We celebrated the incoming New Year at home. We had two invitations but I made the decision that because my husband hasn't been well since before Christmas and because to be on the safe side, I'd put him on antibiotics, he would go to bed early (in the hope of feeling better today) and I would have a quiet evening. My daughter turned down all her invitations saying that she would prefer to stay at home. So husband in bed, daughter and I decided to curl up with drinks, television and lap top. Come midnight we refilled our glasses (my daughter is a very generous pourer - runs in the family!) and went outside to watch the fireworks. Husband came outside, the three of us exchanged hugs, kisses, good wishes and love for 2011. Spoke to my son and his new bride within minutes of the start of 2011 - that was one of the invitations I'd declined. Husband returned to bed and daughter and I refilled glasses yet again. Phones started ringing, we rang a few friends, sent text messages and refilled our glasses. We sat, talked, laughed and I'm not sure how many times my husband came outside and went back to bed again or how many times we had refilled our glasses before we decided at almost 3am to call it a night, go inside and go to bed!!
We spend every New Year's Day with very dear friends at their home. Well I say day - it starts around 2pm and one can expect anywhere between 80 to a 100 people to be there. They always put on the most fantastic lunch. The food is wonderful, the bar has every drink one can imagine and the company is sparkling. I know that a great deal of thought and hard work goes into the day but the hosts make it look so easy. The guests who are scattered inside and outside of the house are made to feel so at home - this generous couple have the art of entertaining down to a T.
One of the highlights of the day is the entertainment after lunch. In Trinidad we have Parang groups and for those of you who don't know what that is, here's a little information. I have taken some of the following from 'Soca Parang/Parang Soca compiled by Francisca Allard'.
Trinidad and Tobago is best recognized as the land of Calypso and Steelpan, however during the Christmas season, the music is Parang.
Parang comes from the Spanish word know as "parranda" (action of merry making, group of serenaders). In Trinidad it refers to folkloric music of Hispanic American origins. Parang's origins are controversial. First theory of parang music originated during Christianity of Amerindians by French Clergy Indians in (Spanish) Missions. This does not explain the frequent references to Venezuela. The second theory is that parang music was introduced by Venezuelans imported to work in the cocoa estates which has some merit. Definitely, the close interactions with Venezuelans where parang is also played has matured to a popular form of music not only in Trinidad & Tobago but throughout the Caribbean.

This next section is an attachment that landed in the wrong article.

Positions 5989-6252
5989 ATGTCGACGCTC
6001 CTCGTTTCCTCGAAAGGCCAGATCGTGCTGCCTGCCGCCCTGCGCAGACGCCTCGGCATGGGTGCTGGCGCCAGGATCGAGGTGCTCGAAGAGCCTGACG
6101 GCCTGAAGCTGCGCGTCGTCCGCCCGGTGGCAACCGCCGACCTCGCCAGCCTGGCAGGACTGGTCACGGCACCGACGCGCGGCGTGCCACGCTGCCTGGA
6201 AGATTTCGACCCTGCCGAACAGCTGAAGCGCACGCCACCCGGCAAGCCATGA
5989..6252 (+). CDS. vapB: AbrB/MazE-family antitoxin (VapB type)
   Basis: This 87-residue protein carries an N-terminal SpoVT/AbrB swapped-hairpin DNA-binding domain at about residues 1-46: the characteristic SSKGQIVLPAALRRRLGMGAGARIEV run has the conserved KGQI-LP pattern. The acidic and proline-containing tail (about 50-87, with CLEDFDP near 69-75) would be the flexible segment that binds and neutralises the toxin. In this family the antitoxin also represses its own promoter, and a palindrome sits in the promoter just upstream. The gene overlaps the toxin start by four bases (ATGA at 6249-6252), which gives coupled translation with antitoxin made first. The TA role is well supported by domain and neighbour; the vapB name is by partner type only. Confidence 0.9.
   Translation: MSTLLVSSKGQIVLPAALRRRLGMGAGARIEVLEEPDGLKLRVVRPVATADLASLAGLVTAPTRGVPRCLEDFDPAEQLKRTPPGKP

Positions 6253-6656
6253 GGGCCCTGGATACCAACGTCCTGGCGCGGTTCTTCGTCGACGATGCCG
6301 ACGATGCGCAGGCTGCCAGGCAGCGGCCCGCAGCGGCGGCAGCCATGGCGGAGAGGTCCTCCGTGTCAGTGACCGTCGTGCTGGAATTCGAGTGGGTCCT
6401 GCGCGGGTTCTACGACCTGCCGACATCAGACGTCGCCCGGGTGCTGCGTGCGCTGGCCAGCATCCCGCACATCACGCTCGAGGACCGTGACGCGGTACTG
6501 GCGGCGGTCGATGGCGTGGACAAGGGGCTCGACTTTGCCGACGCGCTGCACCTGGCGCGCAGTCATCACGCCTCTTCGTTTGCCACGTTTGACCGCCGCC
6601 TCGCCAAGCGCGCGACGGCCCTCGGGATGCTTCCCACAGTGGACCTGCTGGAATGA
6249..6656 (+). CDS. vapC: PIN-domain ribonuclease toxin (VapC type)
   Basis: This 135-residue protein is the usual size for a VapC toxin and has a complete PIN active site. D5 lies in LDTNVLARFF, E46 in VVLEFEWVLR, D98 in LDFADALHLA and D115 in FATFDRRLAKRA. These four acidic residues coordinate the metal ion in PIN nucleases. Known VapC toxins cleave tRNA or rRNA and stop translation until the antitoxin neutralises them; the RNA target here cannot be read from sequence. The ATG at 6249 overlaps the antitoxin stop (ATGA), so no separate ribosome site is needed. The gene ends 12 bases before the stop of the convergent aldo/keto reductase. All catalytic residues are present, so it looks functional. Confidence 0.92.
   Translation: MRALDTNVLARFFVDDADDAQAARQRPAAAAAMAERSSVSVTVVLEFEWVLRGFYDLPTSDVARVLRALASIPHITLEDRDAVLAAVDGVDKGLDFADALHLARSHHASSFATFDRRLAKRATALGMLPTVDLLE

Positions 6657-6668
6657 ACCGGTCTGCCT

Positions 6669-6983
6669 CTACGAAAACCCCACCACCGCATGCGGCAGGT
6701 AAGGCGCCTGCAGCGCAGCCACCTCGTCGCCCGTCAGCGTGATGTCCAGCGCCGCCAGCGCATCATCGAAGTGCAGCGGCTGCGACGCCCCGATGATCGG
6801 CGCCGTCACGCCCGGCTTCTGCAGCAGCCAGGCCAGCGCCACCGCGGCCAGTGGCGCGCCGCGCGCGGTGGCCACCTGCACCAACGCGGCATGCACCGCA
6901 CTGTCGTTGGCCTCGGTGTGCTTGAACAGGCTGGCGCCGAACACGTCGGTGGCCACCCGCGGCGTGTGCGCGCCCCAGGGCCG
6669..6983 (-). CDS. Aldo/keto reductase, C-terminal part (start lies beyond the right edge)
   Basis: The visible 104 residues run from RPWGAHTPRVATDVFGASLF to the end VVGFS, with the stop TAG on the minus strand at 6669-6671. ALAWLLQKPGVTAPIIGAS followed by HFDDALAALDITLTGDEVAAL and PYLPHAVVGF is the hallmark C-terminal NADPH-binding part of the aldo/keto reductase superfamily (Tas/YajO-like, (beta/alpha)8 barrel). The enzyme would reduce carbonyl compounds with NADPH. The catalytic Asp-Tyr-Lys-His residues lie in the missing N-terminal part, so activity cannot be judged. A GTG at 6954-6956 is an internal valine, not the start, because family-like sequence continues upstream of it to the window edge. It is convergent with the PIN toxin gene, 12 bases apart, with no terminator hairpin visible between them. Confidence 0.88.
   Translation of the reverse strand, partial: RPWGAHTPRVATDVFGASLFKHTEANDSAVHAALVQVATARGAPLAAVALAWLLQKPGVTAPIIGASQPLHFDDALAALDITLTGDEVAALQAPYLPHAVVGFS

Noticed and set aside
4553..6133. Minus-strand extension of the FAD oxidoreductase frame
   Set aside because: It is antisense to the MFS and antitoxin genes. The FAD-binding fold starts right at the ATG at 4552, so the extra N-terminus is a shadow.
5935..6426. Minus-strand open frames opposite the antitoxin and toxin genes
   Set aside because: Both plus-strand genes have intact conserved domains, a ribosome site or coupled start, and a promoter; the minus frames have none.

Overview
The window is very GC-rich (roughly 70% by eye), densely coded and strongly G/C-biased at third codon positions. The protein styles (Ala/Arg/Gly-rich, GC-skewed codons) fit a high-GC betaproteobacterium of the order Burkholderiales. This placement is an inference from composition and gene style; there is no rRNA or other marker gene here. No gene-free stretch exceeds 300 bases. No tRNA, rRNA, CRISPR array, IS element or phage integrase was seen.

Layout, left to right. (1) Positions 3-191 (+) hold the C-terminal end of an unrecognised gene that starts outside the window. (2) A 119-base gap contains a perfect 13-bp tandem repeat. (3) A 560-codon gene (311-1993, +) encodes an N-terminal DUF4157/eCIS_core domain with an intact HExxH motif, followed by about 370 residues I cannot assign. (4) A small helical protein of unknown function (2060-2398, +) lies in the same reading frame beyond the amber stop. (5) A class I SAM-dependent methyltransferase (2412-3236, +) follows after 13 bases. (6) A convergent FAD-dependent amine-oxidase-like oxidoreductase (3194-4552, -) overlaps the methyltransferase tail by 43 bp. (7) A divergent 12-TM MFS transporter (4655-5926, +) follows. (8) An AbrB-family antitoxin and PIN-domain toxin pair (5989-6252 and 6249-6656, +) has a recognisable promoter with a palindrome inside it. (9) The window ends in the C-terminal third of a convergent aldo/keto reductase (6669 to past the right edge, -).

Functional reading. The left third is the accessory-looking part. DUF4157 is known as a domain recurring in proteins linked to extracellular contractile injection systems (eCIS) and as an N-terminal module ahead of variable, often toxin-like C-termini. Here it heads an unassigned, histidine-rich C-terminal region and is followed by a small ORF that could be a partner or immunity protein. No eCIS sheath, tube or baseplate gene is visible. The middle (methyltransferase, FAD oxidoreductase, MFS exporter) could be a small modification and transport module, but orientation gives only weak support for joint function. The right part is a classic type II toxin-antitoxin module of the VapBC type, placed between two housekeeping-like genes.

Traditional parang bands often referred to as "Parenderos" consist of four to six singers accompanied by musicians who play guitar, cuatro, mandolin (bandolin) , violin, cello (violoncello), bandol (bandola), box bass, tambourine, clapper, toc-toc (claves), wood block pollitos, tiple, scratcher (güiro) and maracas (chac-chac or shak-shak).
Parang bands move from house to house in neighbourhoods serenading family and friends. It is customary for families to greet the Paranderos with drinks and food, following specific steps or rituals that accompanied the entry to the home, the dedication of songs to the host, the eating and drinking and then the departure. The festive season begin in mid October and goes approximately to January 6, the feast of Epiphany.
The traditional lyrics of parang which is sung in Spanish were at one time mainly Religious and Christian songs. Today there are new and different styles and categories of parang called Aguinaldos (also known as Serenales), Guarapos and Despendidas. In the last several years Soca and Calypso have fused with parang creating Soca-Parang with lyrics in English which appeals to the North American Christmas with Santa and lots of gifts.
So today, after lunch the Parang group arrived and as always had the house 'bopping'. Parang is very happy. I took quite a few photos one of which I'm sharing with you here. I only wish that I had recorded some of it. Maybe YouTube can help me out before the end of the season.
When Parranderos are performing during the season or in competitions, they wear extremely colourful clothes.
These were our Parranderos today and what wonderful if very different music, they made.
My daughter is still at the party (it's 10.15pm - long lunch eh?), my husband is in bed but feeling very much better thank God and I'm at my computer with a glass of Cabernet Sauvignon at my side. I think my daughter and I killed all the Chardonnay in the house, last night!
So as we celebrate all the elevens - 1/1/11, I have to say that in all honesty I have mixed feelings about 2011. I don't normally make resolutions but I'm a great believer in 'one day at a time' so this year I'm actually going to listen to myself and do my best to let it be my mantra for the year!
How was your day?